On 4 May 2020, the Debt Respite Scheme (Breathing Spaces Moratorium and Mental Health Crisis Moratorium) (England and Wales) Regulations 2020 came into force.
The purpose of the Regulations is to give individuals in debt time to get advice and find appropriate debt solutions to problems they have without having the further pressure of enforcement action or letters pursuing them for that debt during the period.
Two types of breathing spaces have been introduced: the standard breathing space and the mental health crisis breathing space.
A standard breathing space is available to any person with a problem debt. It is only accessible through a debt advice provider authorised by the FCA to offer debt counselling or a local authority authorised to provide debt advice. The standard breathing space would be in force for 60 days, with a midway review between 25-35 days of the breathing space. Any ongoing or new enforcement action and contact should be paused during the period and interest and penalty charges cannot be applied during the period.
An individual can only apply for a standard breathing space once every 12 months and all contact should be via the debt advisor with the creditors. The debt advisor’s role is to check for eligibility and appropriateness. It will only be available to those residing in England and Wales, who do not already have some kind of bankruptcy order in place. It also should not be granted where the individual would be able to pay off their debts with the help from budgeting or if they have some assets they would be able to sell. The individual is expected to meet their ongoing obligations such as current rent payments, if they cannot do so then a breathing space will not be appropriate.
Mental health crisis breathing spaces are for those individuals with a qualifying debt who are being treated for mental health issues. It would be applied for by those nominated as acting for the individual in crisis, and the evidence that the person is in mental health crisis can only be obtained from an “Approved Mental Health Professional”. This is a defined term, a medical professional who is approved by the local social services authority to provide that service. Contact with the debt advisor would be via a nominated point of contact. A mental health crisis breathing space will last for so long as the tenant is being treated as is in crisis plus a further 30 days. There is no limit to how many times an individual can apply for a mental health crisis breathing space.
What does this mean for landlords?
Rent is a qualifying debt so will be included within the debt covered by the standard or mental health crisis breathing space. The landlord will be notified by the Insolvency Service of the breathing space being in place as close to the start date as possible.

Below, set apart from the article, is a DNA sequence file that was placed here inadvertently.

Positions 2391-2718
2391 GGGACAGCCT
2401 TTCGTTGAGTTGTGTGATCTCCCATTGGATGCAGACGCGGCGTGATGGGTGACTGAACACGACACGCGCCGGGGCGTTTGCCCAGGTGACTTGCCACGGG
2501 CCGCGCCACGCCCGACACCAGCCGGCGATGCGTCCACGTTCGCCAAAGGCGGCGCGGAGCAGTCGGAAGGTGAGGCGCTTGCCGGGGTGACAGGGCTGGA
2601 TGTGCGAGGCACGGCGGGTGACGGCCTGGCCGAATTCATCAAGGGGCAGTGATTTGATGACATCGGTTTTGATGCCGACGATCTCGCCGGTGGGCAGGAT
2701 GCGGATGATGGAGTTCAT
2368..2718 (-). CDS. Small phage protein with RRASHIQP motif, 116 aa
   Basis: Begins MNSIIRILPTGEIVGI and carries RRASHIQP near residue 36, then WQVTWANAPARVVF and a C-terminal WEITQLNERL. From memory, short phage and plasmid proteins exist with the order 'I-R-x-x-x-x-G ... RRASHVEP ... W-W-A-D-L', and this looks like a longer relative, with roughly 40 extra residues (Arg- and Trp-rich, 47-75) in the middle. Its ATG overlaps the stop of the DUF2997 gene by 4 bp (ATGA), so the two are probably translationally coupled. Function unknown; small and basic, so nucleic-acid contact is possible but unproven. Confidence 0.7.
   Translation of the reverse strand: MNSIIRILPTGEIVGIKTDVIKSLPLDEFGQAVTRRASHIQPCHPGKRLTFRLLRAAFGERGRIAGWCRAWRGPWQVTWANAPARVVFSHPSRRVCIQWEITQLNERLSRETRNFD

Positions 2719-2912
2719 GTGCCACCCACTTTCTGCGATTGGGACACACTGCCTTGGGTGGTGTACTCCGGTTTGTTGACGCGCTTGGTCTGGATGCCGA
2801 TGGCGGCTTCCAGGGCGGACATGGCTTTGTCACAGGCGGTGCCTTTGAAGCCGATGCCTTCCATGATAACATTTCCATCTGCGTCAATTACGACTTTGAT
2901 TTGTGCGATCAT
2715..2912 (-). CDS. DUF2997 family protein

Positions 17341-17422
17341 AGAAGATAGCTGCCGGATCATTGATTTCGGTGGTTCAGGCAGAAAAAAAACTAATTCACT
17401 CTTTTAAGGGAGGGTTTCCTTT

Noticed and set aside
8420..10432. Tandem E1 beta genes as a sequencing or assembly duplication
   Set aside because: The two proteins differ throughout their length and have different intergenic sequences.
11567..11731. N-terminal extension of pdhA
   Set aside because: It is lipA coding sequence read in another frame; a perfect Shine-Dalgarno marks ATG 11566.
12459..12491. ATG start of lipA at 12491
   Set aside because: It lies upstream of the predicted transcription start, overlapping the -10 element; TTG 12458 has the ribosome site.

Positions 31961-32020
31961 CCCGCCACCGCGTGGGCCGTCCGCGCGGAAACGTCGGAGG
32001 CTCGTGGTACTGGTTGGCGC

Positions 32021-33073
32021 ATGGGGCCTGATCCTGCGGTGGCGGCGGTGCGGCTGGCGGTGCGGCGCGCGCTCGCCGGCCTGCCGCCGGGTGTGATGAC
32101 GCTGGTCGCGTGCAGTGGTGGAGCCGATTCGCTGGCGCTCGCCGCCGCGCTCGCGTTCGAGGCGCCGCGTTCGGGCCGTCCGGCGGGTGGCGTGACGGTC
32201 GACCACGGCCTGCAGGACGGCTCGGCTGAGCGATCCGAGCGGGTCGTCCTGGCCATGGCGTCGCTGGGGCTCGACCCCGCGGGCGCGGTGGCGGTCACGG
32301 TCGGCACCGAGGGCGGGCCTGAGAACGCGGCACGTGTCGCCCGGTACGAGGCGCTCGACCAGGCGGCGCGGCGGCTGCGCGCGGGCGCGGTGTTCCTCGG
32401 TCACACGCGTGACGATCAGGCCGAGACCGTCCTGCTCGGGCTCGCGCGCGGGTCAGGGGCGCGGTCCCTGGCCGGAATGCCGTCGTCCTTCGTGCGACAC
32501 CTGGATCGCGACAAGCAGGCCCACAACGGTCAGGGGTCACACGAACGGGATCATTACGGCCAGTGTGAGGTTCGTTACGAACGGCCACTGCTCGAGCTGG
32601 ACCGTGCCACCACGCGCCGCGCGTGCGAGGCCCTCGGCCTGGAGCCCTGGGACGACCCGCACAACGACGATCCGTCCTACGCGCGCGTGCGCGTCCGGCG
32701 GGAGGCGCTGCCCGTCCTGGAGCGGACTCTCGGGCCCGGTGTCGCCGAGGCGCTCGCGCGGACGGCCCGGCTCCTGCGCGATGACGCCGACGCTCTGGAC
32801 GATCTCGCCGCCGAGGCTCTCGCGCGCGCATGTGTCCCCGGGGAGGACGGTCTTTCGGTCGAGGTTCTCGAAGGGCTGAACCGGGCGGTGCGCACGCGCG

As soon as the landlord receives notification of the breathing space it must stop any ongoing enforcement action related to the debt and it should not send its usual communications to the tenant about the debt covered by the breathing space. The landlord can continue to contact the tenant about all other matters to do with tenancy management. It may also write to confirm that they have received the breathing space and what it will be doing about it. The landlord cannot serve a Notice of Seeking Possession on rent arrears grounds during the moratorium period.
The landlord should also look at the sums covered by the breathing space. If the figures are not correct then the landlord must inform the debt adviser of the correct sums owed.
Note that the moratorium period does not apply to existing attachment of earnings orders. However it will include enforcement action via agents, this includes the Department for Work and Pensions taking payments from benefits (not including Universal Credit) so those agents must be notified to cease enforcement action for the moratorium period.
The landlord cannot enforce any existing judgment based on the debt covered by the breathing space without the permission of the Court that the case was heard in, nor would it be able to obtain a warrant or get default judgment.
If there are existing legal proceedings that have not yet concluded, those proceedings can continue once the landlord has notified the Court. The Court is able to send further notices and correspondence to the debtor in relation to the Court process but there should not be any hearings about the debt during that period. If a landlord already has a possession order based on the debt or money judgment then the Court should take all the necessary steps to ensure that any action to enforce doesn’t progress during the moratorium period.
Landlords will no doubt be concerned about the potential disruption to their income management procedures however may take some comfort from disruption for standard breathing spaces is limited to 60 days and that the breathing spaces are only be accessible via authorised debt advisors who are obliged to assess the suitability and eligibility for those individuals.
For more information, please contact Anna Bennett, Solicitor in our Housing Management & Property Litigation team.